SGML the next big thing?

Liam R. E. Quin liamquin at
Sat Dec 4 04:23:29 GMT 1999

On Fri, 3 Dec 1999, Lauren Wood wrote:
> On 3 Dec 99, at 12:14, Arnold, Curt wrote:
>> It looks like the XML Schema group is trying to add back the & construct.
>> If you have a compelling justification for continued suppression, please
>> rant long and loud.
> How about every SGML parser author I've talked to says the & 
> construct was the biggest, hardest part (which means probably the 
> buggiest) of the entire parser? I think the XML WG was right in 
> throwing it out of XML in the first place.

If this is as per content models, I think
(1) Lauren is right, because as SGML specified them, they were very
    hard to get right.

    This & thing is so far outside the way most other computer languages
    work that standard off-the-shelf parser generators roll on their
    backs and wave their paws in the air and admit defeat.

(2) The idea of saying, "this element must contain at least one of each of
    the following elements" is a useful one, and is very different from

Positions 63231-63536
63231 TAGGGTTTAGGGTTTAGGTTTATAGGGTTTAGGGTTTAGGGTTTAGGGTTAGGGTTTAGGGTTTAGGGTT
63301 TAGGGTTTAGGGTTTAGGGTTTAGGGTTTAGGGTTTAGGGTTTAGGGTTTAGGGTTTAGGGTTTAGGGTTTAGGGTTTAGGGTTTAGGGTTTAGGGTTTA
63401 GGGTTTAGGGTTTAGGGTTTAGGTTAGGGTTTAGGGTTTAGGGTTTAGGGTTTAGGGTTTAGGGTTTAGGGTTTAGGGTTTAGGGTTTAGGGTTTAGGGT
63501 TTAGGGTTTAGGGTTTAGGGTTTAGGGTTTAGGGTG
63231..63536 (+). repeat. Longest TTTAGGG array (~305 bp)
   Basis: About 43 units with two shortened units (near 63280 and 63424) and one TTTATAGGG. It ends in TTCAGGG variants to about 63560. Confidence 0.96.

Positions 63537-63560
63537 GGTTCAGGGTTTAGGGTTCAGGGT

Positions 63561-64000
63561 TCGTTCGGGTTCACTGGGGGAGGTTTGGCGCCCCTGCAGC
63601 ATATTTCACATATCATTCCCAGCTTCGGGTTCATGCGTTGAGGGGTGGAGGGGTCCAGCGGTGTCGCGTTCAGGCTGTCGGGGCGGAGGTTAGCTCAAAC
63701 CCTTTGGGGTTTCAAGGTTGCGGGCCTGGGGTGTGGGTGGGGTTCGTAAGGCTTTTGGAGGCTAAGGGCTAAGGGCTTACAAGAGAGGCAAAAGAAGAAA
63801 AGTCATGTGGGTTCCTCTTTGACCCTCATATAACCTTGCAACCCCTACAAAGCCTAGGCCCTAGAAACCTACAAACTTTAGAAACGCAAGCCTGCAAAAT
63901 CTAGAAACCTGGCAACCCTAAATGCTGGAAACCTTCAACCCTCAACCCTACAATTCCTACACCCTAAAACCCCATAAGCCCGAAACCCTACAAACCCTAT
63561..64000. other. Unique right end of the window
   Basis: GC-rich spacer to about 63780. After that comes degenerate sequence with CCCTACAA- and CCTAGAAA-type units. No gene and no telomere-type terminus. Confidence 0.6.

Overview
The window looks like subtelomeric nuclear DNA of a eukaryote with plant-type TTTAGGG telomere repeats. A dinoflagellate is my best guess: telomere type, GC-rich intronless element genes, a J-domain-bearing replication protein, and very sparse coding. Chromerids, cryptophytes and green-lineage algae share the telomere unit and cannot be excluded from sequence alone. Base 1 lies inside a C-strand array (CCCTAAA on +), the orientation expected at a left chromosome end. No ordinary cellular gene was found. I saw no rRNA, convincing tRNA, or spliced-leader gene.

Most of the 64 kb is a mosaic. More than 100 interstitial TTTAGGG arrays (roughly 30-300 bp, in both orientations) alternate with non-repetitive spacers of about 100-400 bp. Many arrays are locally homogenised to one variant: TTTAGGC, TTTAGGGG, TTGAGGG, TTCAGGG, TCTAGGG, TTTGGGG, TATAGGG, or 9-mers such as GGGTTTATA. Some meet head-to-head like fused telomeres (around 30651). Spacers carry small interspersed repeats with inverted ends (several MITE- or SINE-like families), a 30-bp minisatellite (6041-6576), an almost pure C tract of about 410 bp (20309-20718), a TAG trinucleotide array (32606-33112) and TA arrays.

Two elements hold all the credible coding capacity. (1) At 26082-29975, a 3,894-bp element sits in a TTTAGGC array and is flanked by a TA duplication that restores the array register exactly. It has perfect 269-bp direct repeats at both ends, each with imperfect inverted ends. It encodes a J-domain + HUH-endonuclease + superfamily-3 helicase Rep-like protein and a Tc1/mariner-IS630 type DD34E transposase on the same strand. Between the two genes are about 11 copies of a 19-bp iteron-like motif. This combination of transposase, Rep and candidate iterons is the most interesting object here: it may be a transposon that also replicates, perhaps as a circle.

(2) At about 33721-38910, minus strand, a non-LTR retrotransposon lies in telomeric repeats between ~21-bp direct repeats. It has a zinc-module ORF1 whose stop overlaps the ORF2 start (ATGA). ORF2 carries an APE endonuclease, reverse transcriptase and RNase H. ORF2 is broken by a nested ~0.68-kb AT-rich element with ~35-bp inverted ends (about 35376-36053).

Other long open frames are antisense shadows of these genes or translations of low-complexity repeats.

the & construct.

    A simplified, regularised form of & might be possible.

(3) The & connector interacts with #PCDATA to form pernicious content
    models (see below).  The XML WG went to great lengths to make sure
    that no valid XML document suffers from this SGML bogosity.  Similar
    lengths are needed for "&".

    For those who're not familiar with &, the content model connector in
    SGML that says that in order to match a & b & c ..., every content
    fragment a, b, etc., must be satsfied, and nothing must be left over.
    Furthermore, there must be exactly one way to satisfy the expression,
    as otherwise it is "ambigious" and illegal, just as
	(a, b?) | a
    is illegal in SGML, even though it is a perfectly sensible and valid
    regular expression for the rest of the world of computing :-)

    Consider the following SGML declaration (with OMITTAG NO):
	<!ELEMENT boy
	    (noise & (dirt,mud)+ & (mud,shoes,trouble)* & #PCDATA) +smell
    This is a "pernicious" mixed content model, and can only have
    white space in it between elements once, since that uses up the
    #PCDATA content model fragment.

    The following is (let's say for the sake of argument) a valid boy:

    If you try and match this against the content model I gave, you'll
    see that you can't do it with LL(1) or LALR(1) directly unless
    you build a DFA with a rather large number of states.  I added the
    inclusion +smell, but you could change the content model to be
	(boy-model | smell)*
    to have an even more interesting time of it.

Liam Quin, Barefoot Computing, Toronto;  The barefoot agitator
l i a m    at    h o l o w e b    dot    n e t <-- NEW ADDRESS
Ankh on,
Please remove your shoes and socks before replying in anger.

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